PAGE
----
The view expressed by the Prime Minster that poor compliance with government guidance has contributed to deaths in services, has understandably caused a great deal of anger and frustration and shows a continued lack of awareness about services that support people with learning disabilities and the social care sector as a whole.
As stated in our letter of 5th June to The Rt Hon Matt Hancock MP, it is our assertion that the level of deaths of learning disabled people is partly due to a lack of testing in learning disability services as a whole and includes both CQC registered services and supported living.
Our experience throughout the pandemic is that we have consistently faced a wall of bureaucracy in trying to access appropriate testing and a lack of understanding about the sector. People with learning disabilities have not been viewed as having the same level of vulnerability as older people and as a result a whole cohort of the community has been and continues to be discriminated against.
Despite the well known health inequalities in the Learning Disability and Autism population, we have been repeatedly informed that our service users do not meet the criteria for testing. People living in small shared supported living services or their own flats did not qualify for testing in the same way registered care homes did and have therefore been denied access to testing. This approach is grossly unfair, discriminatory and exceptionally dangerous.
We are experiencing the same issues with the roll out of antibody testing, despite being told that the NHS and Care sectors are to be prioritised. We are concerned that any future vaccinations and / or initiatives will continue to exclude people with learning disabilities living in supported living accommodation and those under 65.
Testing is needed in all care settings as a prophylactic measure to reduce the risks to continuity of care and help manage the expected future spread of the virus. Not just in care homes for the elderly, but for the whole sector, including learning disabled people and those living in supported living accommodation.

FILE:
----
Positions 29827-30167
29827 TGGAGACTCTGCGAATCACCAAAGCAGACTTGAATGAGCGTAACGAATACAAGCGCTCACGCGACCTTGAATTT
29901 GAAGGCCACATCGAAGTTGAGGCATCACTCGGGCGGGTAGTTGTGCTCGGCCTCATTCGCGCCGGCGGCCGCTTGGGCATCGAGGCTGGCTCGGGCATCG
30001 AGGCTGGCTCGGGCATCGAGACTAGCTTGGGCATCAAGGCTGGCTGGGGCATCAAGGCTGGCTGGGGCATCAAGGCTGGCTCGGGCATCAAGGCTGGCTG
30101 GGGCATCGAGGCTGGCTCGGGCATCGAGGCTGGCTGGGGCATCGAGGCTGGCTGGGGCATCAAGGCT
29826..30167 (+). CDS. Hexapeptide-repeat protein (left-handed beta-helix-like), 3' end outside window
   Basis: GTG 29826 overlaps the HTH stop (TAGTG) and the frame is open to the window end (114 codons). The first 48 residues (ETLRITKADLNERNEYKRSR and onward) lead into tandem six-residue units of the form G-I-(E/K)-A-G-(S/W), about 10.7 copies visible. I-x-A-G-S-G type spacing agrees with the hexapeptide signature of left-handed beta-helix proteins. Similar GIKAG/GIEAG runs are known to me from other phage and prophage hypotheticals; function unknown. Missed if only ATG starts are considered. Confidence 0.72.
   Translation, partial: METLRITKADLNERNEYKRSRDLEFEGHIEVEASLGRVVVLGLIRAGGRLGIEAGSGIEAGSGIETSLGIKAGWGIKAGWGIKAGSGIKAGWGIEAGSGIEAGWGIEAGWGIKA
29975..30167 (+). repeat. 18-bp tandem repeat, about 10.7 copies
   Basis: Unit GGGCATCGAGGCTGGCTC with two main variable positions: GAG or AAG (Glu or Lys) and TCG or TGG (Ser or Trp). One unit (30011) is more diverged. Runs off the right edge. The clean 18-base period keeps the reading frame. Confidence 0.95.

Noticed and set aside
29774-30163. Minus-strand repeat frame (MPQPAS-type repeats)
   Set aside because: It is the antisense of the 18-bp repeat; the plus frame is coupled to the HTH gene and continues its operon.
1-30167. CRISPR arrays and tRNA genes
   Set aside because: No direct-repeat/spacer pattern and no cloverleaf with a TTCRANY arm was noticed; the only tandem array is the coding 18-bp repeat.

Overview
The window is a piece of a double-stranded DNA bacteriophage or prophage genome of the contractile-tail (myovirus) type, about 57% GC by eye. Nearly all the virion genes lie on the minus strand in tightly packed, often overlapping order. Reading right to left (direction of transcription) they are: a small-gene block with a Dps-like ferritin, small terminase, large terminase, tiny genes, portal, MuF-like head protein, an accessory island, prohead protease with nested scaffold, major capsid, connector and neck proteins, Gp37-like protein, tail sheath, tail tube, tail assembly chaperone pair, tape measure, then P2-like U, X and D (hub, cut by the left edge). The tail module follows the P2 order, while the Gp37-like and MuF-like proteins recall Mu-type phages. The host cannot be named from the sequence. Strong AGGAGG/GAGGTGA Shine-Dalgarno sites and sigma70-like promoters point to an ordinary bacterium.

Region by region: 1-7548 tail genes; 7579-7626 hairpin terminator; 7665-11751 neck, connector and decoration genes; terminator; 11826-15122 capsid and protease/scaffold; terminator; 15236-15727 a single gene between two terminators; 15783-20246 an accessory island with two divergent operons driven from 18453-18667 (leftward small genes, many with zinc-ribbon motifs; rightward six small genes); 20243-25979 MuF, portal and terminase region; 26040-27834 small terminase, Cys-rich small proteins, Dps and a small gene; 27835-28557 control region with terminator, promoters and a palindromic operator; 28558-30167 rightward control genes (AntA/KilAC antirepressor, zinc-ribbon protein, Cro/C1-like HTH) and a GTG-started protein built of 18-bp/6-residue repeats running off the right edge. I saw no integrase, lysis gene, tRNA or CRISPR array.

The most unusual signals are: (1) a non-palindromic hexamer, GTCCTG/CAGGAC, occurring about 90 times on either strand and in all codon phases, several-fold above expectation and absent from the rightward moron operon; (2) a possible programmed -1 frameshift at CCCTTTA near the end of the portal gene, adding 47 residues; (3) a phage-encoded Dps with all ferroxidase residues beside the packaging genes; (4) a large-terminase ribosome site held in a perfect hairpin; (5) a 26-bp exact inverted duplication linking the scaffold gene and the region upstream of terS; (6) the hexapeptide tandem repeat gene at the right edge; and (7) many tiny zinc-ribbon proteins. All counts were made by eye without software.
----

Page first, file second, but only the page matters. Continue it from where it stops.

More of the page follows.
We have also been asked to admit people into services without prior testing and, despite our considerable efforts to protect vulnerable tenants and prevent any outbreak arising from the admission of untested people, we have been largely unsuccessful in obtaining tests through the formal channels.
The barriers and bureaucracy in trying to obtain testing have been mirrored in accessing PPE, with supplies being issued to registered care but not supported living. This approach did not recognise people living in supported living settings as being medically vulnerable and with a high proportion falling into the high risk categories.
The Government approach is neglectful and it is our view that, without urgent action, we will be lamenting the deaths of more people with learning disabilities and the people who are supporting them.
Instead of using obvious political deflection tactics by apportioning blame, it would be more helpful if the Government’s energies were focussed on resolving the current testing problems and resolving the funding crisis within social care.